Bad news for the turts, sea-cucumbers, octopi and other wondrous sea creatures. Our big, beautiful Great Barrier Reef is facing another coral bleaching event.

Tell me again that we don’t need climate action now.

There were fears that the Reef could be about to undergo another mass bleaching event back in January. Scientists can’t make a call just yet about exactly how bad the bleaching is.

But the Great Barrier Reef Marine Authority (GBRMPA) has confirmed that there’s widespread bleaching across the Reef.

GBRMPA says that bleaching ranges from “minor” to “severe”. Great!

And this all going down right before the UN rocks up to inspect the Great Barrier Reef. The whole reason the UN’s visiting is to decide whether the Reef’s World Heritage status is going to get downgraded.

Why would it get downgraded you ask? Well, because it’s been so badly damaged by global warming!

The UN’s delegates are arriving on Sunday March 18 to assess the reef’s status.

A spokesperson for Federal Environment Minister Sussan Ley told the ABC that any bleaching is a “concern”.

“It is why we are investing an additional $1 billion in the reef, to strengthen its resilience in the face of these challenges.

“This is the best-managed reef in the world and as a result of our collaborations with scientists, reef managers, traditional owners, farmers and local communities it is also the most closely monitored.”

Hmmmm.

While scientists are still working out just how bad the damage is, they’ve recorded some coral deaths. Scientists can’t confirmed if it’s a mass bleaching event just yet because they haven’t finished assessing all the data.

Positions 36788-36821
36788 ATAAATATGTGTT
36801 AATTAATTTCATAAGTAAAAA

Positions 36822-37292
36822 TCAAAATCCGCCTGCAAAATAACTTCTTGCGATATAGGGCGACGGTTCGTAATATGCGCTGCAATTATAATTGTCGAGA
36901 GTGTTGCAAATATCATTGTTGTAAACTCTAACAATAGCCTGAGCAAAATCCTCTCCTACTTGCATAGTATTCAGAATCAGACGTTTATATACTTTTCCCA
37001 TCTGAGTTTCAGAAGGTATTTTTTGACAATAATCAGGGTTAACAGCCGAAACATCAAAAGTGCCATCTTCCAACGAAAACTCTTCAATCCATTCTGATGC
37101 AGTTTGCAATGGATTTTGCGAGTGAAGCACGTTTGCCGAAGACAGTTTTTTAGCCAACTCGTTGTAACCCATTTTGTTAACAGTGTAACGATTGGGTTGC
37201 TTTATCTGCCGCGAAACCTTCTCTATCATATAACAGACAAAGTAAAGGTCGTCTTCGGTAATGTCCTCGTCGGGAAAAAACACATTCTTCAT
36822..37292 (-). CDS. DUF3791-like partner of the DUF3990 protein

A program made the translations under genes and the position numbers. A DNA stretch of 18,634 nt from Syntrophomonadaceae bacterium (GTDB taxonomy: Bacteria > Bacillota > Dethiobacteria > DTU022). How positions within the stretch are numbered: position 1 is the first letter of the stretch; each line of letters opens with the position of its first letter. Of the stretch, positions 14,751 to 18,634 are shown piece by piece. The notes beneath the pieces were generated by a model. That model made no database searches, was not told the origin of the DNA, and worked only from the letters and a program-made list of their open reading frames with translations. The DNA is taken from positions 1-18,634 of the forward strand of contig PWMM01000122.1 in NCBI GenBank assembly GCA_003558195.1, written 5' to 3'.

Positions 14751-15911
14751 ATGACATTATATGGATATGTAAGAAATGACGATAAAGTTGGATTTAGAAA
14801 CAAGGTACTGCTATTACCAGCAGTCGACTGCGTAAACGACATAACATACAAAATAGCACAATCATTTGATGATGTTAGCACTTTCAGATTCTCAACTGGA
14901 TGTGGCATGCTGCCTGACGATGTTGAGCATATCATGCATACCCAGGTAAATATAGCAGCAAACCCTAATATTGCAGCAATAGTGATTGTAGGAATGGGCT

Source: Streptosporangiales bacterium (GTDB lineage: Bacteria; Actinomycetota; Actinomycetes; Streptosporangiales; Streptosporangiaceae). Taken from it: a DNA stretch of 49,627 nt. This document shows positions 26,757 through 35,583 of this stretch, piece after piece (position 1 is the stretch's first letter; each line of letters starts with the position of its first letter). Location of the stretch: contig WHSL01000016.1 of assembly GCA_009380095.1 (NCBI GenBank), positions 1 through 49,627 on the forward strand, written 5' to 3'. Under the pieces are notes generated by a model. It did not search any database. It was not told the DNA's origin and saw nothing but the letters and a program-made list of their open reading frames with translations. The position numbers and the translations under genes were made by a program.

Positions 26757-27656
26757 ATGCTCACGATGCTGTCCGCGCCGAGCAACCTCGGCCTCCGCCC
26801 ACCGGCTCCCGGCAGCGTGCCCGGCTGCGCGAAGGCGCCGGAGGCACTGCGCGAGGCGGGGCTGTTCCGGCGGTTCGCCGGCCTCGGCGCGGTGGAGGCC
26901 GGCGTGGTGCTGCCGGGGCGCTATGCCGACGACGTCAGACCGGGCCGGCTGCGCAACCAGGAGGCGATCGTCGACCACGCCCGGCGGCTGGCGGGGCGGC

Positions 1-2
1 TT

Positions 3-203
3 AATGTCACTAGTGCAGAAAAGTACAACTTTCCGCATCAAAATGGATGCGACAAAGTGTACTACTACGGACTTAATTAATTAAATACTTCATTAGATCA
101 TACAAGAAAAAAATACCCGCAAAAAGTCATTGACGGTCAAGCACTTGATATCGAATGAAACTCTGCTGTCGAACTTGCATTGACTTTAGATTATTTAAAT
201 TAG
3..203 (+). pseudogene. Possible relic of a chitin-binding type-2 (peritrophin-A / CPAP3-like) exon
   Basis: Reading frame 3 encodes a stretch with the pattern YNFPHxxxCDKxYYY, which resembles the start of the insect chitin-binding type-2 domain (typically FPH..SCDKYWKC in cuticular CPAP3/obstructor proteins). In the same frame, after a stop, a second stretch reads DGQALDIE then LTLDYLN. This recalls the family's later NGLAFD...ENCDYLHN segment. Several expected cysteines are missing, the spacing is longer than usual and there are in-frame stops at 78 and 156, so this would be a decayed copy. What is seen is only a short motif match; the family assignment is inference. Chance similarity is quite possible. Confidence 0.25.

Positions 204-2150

But chief scientist for GBRMPA Professor David Wachenfeld said the situation on the reef was “concerning”.

“There certainly is a risk that we are seeing a mass bleaching event,” he told the ABC.

It’s also really quite worrying that this is happening during Ms La Niña. While we may hate her for all the rain, La Niña summers are usually cooler which is nice for the coral.

As Professor Terry Hughes pointed out on Twitter, corals don’t usually bleach during La Niña.

The Great Barrier Reef has already undergone five mass bleaching events in 1998, 2002, 2016, 2017 and 2020.

According to The Guardian, bleaching events are determined based on how many corals in an individual reef are bleached.

If up to 10 per cent are bleached that’s considered minor. Moderate bleaching is up 30 per cent, up to 60 per cent is major bleaching and over 60 is severe.

One of the core reasons why coral reefs get bleached is global warming.

“Coral bleaching is directly attributable to climate change caused by rising global emissions,” said WWF for Nature Australia’s Richard Leck as per 9News.

“Reducing Australia’s domestic and exported emissions fast, this decade, is the main solution within our control.”

So if we want to end the bleaching, we have to tackle global warming first. Maybe it’s time to start writing to those pollies.

Image: Getty Images / ullstein bild